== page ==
The Way Back Home…Part 5
Steve “Money Man” C. and I are exactly the same except for a couple of minor details. He is tall, good-looking, funny, smart, and has a talent to build things. I am sarcastic. We are just like brothers from another mother. It didn’t take long for the Money Man and I to bond. Not just in flying by in the tent too. We laughed at the same things, we both like to stir up a little trouble and then see what happens.
Case in point. There was a young Life Support troop, John S. is a young guy in his late teens or very early 20s, trying to get college paid for and a war broke out. He is great dude, funny, always trying to help, and he lives life on the wild side. He came to Tabuk on one of the last flights. I think he was on the airplane that the Money Man was flying over. Apparently, little Johnny’s mom was smoking hot. When we returned, I got to meet her and yes she is a nice looking lady.
If Johnny had a single hot button issue, it was that anytime, anyone said anything about his mom being hot. He became very upset. The Money Man is a deviant when it comes to finding someone’s weakness and exploiting it. He is from a family of 4 or 5 boys, so he is a professional grief giver.
“Hey Johnny, do you have any pictures of your mom?”
Things like that were constantly said. Then the bathroom graffiti started. It began in places that little Johnny would frequent. The restroom in Ops Town near the Life Support tent. Scribbled on the wall, “Ann S. is hot.”
Then it grew and grew. It started showing up in the bathrooms in Baghdad, Balad, Mosul, and Kirkuk. Then it spread to Jordan, Pakistan, Afghanistan, Kuwait, Saudi Arabia, and Oman. It was written on the airplanes, Control Towers, Army Tanks, and anything else that could be used as graffiti. Then crews transiting our base would hang out in tactics, Intel or the chow hall while they waited their next mission. The Money Man would go over and strike up a conversation. Somehow, he would work in a story about a hot Life Support tech named Ann S. He would guide them to the right place, and set them loose looking for Ann. She was 20,000 miles away but her son would get so ticked off.
Another trick we played, was more spontaneous. There was a new tactics guy briefing us one afternoon. He was the serious type, couldn’t take a joke, wouldn’t crack a smile because in his mind if we didn’t do exactly what he said, we would all die. We were going to Afghanistan and the Air Force had just instituted a new procedure to control traffic flow into the country. Called PIFR or Preferred Instrument Flight Routes. Basically a series of roads were organized in the airspace. North/South PIFRs were numbered 1,3,5,7,9. East/West PIFRs were numbered 2,4,6,8. All aircraft not on a special routing were required to stay on the PIFR but offset 3 to 5 miles to the right of the centerline. It was a simple way to de-conflict all of the traffic.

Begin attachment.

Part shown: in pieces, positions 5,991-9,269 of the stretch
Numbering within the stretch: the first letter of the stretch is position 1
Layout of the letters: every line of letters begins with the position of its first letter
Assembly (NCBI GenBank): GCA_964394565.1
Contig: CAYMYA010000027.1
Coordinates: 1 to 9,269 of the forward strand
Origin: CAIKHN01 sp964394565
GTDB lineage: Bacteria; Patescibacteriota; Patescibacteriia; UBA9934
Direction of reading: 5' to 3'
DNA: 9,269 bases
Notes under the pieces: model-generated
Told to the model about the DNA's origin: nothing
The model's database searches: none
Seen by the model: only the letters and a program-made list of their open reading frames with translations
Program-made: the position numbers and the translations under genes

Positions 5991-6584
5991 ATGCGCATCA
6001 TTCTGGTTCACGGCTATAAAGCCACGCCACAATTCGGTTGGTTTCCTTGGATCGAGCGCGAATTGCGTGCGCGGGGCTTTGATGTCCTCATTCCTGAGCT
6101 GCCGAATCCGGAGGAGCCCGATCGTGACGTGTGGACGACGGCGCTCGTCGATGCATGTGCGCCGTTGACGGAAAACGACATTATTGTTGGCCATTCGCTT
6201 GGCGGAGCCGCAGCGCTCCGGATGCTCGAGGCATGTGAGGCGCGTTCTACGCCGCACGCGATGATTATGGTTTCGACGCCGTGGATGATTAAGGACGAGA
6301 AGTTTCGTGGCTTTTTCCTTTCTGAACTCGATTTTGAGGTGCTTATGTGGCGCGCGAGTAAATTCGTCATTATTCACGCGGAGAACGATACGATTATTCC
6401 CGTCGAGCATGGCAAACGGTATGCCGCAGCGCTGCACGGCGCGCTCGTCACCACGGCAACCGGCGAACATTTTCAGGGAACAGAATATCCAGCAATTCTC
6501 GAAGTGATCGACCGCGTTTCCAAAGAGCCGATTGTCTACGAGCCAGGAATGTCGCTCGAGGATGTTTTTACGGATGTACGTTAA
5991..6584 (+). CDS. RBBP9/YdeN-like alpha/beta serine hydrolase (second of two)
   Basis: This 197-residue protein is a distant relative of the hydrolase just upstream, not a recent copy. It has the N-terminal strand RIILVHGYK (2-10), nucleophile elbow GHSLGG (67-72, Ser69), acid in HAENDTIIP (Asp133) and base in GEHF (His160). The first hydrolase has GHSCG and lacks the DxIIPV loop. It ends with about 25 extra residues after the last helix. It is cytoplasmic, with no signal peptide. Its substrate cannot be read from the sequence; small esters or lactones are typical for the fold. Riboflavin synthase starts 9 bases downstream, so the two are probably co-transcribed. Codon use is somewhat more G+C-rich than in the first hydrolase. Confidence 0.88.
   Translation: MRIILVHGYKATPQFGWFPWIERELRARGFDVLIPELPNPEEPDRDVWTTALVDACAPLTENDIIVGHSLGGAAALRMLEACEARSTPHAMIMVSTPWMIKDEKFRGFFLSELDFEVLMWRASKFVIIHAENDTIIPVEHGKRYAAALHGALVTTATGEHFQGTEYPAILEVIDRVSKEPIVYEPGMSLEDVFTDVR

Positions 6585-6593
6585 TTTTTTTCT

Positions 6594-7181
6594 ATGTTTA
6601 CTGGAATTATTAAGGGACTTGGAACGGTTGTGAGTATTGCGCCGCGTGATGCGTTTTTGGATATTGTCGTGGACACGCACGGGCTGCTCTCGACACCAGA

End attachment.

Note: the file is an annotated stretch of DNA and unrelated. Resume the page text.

I used 64 words to describe to you what a PIFR is. Most of you have probably never heard the term and have no idea that it existed. The tactics officer took almost 20 minutes of our time to tell us about these stupid things. Their origin, their importance, and the possible results if we didn’t obey the traffic flow. But we didn’t care, we wanted to jump on a computer to send an e-mail home. Or maybe find a phone to get a quick call home worked in. We had no desire to be in a briefing that lasted more than two minutes.
The Intel guys were great about this. “They would ask when is the last time you flew?”
“No changes. Anything you want to ask?”
If there was something important they would tell us and we wanted to know about it, but we did not care about PIFRs. The tactics briefer had managed to waste our time and even more worse, he would not let the Enlisted guys, Rich and Tracy leave the briefing. They were captives as well, pawns in the hands of the briefer. It was not in their job description and I told them they could leave. He over-ruled me because this was important stuff. They stayed because they are great dudes.
The guy finally finished his brief and asks. “Any Questions?”
Steve raises his hand. “I got the route thing, but I still don’t understand. What is a PIFR?”
In the dark room, we all can see the guys face starting to get red.
I stood up and answered. “I don’t know Steve. But all this sounds hard. It is easier to just go direct.”
The guy literally screamed. “You can’t go direct!”
We are walking out and Steve looks back at him. “Yes we can. We have this thing called SCNS, Self-Contained Navigation System. All you have to do is select Bagram as the destination and push enter. The airplane will go direct. I would have thought that you knew that.” He didn’t wait for the response, we all were laughing as we left the tent.
We went to the Ops tent and I told KK and the other Commanders, what we had just done so that when they heard about it later, they would know. Everyone appreciated the humor and that guy earned a new nickname thanks to Steve, “Captain PIFR.” He was never happy when Steve and I walked in to get a briefing. And yes he was a tattle tale and he did try to get us in trouble.
Until next time, keep rockin.